Greene County Officials Say Steel Costs, City Skyline Among Factors In Relocating Jail

Dec 3, 2019

Bob Dixon is Greene County Presiding Commissioner.
Credit Courtesy of Greene County Commission Office

Greene County officials say they reached out to landowners and cemetery staff west of Springfield to alleviate concerns about a new jail going up in their neighborhood. 

County Commissioners filled in some more details Tuesday on plans to buy land and construct the eight story detention facility.

First, a timeline:     in November of 2017, Greene County voters approved a ½ cent sales tax to expand the jail facility.   For years, the jail has been bursting at the seams and the county has paid millions of dollars over the years to transport and house prisoners up to three hours away from Springfield.

In June of 2018, the county began demolishing buildings in the 900 block of Boonville to make way for the jail expansion there.

But County Commissioners say several things happened after that:   they learned that the proposed jail would be eight stories tall—and it wasn’t exactly ideal to have one of the most prominent buildings in central Springfield be the jail.

And Donna Barton, a spokeswoman for the county, said steel tariffs were also a factor in the cost of materials changing.

At the press conference Tuesday, Greene County Presiding Commissioner Bob Dixon told reporters it became apparent that a different material would be needed to keep the cost down—so the county decided to build a jail with pre-cast concrete cells.

And he defended the decision to keep the land details private until this week.

“There are few things that government can do in closed meetings, but land purchase and real estate agreements are not only allowed, but advised under State Statutes, Chapter 610,” he said.

Dixon told reporters that several factors went into deciding on a location:  amount of acreage needed, surroundings, utilities and roads, and mostly the cost.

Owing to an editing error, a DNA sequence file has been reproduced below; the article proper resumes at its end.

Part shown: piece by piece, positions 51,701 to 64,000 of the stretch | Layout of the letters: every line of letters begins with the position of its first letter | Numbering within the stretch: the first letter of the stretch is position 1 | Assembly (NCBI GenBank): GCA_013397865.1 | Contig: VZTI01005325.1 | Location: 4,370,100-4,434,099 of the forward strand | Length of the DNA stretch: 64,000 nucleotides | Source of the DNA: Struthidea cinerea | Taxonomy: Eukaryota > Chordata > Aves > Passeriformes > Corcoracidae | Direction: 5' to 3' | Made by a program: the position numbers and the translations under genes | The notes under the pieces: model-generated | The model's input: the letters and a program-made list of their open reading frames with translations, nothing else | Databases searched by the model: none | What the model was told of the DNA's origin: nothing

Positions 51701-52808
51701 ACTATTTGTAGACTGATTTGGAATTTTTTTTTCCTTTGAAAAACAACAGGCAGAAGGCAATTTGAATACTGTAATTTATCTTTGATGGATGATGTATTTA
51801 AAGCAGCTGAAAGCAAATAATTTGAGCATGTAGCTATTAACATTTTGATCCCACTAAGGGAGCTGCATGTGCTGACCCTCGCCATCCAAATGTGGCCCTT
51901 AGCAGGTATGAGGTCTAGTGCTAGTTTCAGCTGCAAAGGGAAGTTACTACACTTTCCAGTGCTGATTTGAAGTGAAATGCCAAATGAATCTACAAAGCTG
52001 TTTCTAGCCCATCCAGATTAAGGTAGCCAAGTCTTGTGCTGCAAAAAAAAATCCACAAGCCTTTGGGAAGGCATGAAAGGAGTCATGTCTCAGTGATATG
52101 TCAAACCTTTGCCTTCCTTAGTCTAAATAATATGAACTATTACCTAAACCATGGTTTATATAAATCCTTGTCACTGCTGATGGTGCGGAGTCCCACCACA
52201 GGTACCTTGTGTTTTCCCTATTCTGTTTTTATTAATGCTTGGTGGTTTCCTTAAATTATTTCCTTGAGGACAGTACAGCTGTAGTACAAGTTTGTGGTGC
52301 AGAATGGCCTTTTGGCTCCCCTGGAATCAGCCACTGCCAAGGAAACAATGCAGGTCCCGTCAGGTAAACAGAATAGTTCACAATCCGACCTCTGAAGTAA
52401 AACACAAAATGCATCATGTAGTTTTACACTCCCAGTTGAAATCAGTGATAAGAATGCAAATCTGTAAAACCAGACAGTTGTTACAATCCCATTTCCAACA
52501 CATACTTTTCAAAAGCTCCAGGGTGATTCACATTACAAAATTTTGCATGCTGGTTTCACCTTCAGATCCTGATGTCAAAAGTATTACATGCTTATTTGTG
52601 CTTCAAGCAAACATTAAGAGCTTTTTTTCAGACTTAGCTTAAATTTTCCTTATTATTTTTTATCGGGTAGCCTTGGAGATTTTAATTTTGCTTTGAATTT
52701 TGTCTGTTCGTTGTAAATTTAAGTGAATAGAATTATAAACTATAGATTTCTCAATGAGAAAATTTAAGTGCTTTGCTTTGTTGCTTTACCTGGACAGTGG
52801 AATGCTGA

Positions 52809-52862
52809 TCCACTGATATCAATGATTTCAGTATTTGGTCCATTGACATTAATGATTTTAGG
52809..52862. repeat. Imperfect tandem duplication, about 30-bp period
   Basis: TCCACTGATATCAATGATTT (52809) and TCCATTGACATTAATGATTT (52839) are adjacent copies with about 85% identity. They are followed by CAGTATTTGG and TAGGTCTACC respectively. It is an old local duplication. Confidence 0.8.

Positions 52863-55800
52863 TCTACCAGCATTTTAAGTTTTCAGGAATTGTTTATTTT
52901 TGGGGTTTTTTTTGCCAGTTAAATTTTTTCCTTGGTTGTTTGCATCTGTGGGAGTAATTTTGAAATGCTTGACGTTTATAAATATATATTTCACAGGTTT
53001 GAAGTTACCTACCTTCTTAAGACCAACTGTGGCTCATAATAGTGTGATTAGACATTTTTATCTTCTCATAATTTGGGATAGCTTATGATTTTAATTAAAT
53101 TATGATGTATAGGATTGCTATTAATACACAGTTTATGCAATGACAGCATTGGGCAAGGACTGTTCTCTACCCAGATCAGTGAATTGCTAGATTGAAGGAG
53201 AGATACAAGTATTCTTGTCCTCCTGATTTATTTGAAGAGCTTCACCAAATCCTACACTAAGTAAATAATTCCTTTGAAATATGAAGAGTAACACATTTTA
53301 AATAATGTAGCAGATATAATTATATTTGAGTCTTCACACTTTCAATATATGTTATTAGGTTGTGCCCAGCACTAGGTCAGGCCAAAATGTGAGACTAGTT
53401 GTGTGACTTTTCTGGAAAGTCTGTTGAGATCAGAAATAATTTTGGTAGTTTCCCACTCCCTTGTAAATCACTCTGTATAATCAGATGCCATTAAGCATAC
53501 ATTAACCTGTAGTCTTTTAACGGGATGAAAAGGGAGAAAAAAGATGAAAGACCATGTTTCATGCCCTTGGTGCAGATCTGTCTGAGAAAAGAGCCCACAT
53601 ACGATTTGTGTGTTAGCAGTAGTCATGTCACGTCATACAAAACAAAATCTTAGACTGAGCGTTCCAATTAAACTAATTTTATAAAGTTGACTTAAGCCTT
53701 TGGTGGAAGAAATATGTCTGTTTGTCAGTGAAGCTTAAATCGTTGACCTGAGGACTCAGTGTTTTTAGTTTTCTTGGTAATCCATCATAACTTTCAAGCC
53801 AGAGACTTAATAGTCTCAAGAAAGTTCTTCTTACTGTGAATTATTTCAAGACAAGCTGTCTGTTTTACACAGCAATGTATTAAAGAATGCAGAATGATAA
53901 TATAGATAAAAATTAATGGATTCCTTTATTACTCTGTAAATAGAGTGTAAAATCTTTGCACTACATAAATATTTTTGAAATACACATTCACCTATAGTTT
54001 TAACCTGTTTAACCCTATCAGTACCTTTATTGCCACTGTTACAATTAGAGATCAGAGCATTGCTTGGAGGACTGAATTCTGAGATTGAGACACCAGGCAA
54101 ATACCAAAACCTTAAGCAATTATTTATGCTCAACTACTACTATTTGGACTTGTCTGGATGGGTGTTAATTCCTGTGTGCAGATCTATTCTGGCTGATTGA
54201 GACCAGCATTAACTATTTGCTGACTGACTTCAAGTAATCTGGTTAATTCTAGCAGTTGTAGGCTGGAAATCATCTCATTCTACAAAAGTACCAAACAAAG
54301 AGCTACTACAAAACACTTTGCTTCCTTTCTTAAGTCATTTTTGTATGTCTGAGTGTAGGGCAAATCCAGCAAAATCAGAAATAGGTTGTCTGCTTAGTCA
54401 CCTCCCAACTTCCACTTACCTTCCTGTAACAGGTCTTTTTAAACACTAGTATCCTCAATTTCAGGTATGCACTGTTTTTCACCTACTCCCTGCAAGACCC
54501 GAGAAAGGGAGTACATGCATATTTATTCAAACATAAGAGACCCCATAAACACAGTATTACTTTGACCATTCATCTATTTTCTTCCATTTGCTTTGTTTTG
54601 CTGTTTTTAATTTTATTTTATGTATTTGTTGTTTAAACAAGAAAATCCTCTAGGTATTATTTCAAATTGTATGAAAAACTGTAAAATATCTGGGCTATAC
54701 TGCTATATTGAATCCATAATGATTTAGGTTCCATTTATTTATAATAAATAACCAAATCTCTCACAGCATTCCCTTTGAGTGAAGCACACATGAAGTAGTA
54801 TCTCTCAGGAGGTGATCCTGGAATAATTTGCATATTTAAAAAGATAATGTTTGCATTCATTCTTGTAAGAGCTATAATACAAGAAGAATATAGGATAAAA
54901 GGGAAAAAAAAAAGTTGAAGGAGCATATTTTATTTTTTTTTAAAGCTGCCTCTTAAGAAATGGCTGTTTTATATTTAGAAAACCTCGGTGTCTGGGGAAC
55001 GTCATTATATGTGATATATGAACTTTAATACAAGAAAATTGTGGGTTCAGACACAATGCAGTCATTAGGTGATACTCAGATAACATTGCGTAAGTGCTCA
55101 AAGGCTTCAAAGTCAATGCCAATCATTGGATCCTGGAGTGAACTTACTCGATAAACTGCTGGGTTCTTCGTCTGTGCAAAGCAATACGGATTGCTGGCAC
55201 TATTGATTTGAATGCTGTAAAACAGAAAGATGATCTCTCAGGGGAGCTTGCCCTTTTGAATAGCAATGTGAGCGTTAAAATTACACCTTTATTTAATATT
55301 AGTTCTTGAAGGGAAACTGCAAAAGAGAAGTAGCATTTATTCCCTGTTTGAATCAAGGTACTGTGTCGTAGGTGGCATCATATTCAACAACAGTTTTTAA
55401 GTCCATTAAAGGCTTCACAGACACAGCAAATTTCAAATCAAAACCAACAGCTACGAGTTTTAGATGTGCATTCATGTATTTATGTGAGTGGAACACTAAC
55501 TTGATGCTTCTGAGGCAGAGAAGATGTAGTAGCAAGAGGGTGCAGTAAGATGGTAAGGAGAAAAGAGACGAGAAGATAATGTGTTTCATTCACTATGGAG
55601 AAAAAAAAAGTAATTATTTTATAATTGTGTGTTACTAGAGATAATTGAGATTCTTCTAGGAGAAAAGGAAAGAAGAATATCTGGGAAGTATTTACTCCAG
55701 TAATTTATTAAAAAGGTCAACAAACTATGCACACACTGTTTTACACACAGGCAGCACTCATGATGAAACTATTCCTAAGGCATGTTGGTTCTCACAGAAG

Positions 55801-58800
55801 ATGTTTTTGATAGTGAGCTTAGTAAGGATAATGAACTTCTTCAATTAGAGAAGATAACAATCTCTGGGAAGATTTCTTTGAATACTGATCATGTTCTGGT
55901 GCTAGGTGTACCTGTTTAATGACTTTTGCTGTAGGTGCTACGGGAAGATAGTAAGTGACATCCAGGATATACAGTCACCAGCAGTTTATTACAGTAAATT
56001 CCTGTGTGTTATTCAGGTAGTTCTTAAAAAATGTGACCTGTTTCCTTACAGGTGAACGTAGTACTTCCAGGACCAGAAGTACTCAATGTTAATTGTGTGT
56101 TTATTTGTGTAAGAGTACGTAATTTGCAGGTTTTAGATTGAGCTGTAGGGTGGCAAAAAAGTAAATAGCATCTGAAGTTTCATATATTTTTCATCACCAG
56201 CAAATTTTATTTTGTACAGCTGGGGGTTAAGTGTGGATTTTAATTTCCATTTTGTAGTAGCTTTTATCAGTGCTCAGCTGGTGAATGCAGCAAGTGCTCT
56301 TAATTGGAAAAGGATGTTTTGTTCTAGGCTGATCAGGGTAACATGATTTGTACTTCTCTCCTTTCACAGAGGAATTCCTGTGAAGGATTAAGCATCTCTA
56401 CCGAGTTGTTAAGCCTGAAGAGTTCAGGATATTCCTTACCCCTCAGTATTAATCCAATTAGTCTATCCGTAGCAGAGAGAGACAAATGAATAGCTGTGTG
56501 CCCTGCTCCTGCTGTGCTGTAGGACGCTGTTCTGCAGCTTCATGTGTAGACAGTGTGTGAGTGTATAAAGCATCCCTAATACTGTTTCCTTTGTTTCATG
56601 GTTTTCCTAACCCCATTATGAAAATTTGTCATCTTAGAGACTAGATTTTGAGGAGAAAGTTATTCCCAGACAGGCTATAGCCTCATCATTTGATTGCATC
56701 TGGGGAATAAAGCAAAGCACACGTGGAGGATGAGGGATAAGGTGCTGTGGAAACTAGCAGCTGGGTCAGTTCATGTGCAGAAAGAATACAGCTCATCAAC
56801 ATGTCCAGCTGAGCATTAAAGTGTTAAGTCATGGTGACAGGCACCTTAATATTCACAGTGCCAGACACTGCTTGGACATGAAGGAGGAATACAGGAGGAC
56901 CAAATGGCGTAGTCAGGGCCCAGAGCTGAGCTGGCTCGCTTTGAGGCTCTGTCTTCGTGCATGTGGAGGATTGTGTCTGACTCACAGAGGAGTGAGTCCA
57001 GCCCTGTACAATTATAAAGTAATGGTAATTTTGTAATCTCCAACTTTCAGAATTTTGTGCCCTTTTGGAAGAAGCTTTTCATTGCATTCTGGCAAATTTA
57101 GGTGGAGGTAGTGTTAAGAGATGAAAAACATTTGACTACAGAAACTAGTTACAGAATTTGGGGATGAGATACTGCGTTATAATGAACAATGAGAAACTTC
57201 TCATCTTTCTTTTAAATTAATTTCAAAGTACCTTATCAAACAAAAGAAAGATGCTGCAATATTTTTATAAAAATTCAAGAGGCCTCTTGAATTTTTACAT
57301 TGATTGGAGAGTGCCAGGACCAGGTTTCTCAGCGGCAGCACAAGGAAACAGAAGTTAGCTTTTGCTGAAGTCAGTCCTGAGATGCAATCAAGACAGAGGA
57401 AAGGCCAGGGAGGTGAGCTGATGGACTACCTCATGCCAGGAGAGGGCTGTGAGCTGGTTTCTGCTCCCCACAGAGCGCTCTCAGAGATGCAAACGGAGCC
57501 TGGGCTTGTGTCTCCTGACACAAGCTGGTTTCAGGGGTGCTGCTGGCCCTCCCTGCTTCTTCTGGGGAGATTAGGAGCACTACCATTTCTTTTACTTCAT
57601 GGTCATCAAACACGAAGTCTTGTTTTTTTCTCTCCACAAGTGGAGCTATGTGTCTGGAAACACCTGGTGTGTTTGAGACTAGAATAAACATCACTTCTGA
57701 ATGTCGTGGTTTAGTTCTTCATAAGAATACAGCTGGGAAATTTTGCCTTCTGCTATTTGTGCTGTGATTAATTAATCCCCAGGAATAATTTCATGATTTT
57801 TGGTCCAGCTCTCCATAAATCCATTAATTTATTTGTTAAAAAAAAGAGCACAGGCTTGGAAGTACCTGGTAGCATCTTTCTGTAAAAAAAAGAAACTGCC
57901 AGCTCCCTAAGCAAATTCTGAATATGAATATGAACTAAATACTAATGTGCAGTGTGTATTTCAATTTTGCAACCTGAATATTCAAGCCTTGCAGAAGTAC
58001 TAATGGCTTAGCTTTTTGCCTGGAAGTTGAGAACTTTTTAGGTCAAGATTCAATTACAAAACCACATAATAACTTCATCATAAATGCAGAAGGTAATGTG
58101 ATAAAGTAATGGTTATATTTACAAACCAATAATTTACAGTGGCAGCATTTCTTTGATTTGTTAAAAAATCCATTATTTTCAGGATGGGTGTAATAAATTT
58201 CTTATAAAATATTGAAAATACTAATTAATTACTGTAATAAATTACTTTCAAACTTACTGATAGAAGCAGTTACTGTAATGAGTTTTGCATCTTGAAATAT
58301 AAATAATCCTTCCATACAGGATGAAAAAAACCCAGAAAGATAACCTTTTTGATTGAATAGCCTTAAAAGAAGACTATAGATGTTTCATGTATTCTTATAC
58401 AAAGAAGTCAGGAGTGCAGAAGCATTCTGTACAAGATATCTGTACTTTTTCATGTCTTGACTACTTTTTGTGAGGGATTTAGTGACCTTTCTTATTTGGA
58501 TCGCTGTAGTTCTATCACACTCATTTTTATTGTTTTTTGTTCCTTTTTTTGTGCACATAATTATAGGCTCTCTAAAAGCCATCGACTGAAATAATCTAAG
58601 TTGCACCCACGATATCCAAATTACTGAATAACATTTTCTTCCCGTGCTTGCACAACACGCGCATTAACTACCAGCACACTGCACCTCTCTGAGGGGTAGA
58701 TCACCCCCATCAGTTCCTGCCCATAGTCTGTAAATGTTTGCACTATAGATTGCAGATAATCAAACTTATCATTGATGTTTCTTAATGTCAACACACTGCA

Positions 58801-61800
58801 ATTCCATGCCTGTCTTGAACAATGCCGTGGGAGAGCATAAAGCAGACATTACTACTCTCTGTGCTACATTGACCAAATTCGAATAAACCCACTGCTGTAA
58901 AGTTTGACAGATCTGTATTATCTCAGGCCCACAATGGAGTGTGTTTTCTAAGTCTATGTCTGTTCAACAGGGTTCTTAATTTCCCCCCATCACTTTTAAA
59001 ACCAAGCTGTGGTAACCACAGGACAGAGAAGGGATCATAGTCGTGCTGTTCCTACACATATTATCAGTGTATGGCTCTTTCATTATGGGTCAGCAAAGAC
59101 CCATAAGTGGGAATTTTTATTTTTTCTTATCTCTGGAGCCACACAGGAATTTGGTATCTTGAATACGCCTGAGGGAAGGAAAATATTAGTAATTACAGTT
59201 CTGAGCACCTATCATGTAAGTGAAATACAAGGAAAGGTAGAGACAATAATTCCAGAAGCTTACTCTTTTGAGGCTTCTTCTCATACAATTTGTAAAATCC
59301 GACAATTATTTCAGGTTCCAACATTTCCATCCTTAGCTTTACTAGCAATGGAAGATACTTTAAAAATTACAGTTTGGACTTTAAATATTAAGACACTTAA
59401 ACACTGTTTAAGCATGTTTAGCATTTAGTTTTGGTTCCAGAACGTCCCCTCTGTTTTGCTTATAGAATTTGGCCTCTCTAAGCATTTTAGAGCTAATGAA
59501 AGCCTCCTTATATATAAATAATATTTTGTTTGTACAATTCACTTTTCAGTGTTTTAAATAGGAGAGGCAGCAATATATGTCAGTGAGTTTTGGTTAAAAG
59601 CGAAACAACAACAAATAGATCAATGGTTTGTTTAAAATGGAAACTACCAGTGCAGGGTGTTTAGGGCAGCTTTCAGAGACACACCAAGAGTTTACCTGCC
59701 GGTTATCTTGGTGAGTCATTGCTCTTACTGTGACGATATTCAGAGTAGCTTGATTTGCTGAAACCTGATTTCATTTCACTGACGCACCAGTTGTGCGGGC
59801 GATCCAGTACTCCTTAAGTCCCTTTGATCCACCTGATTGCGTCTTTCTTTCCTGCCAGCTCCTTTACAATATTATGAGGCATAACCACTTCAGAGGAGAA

Total purchase price is just under $680,000 for 23 acres. KSMU has requested an estimate for the construction cost of the actual facility. 

Dixon said officials have not yet decided what to do with the current jail once it no longer houses prisoners, but it may be converted into office space.

County staff members met with the nearby White Chapel Cemetery officials to address their concerns, Dixon said.

And Whitney Burrell, a spokeswoman for Willard Public Schools—which is in the vicinity of the proposed jail—told KSMU that Greene County staff members had reached out to school officials, too.

Dixon acknowledged it will take a multi-pronged approach to address criminal justice problems causing the backlog in courts and overcrowding in the jail, and that several of those initatives are underway, including beefing up pre-trial services, adding a judge, and partnering with public defenders.

“If we can stem the flow but also deal with the immediate and ongoing needs as we look forward, that’s probably the best way to try to tackle all of it.  It’s not an easy fix,” Dixon said.

Formerly a state senator, Dixon served as chair of the Missouri Senate Judiciary Committee, helping to rewrite Missouri’s criminal code and seeking solutions for the state’s beleaguered public defender system.

The construction site for the new jail is located at Division street and Haseltine road, east of White Chapel Cemetery and south of the Springfield-Branson National Airport, according to a news release from the county.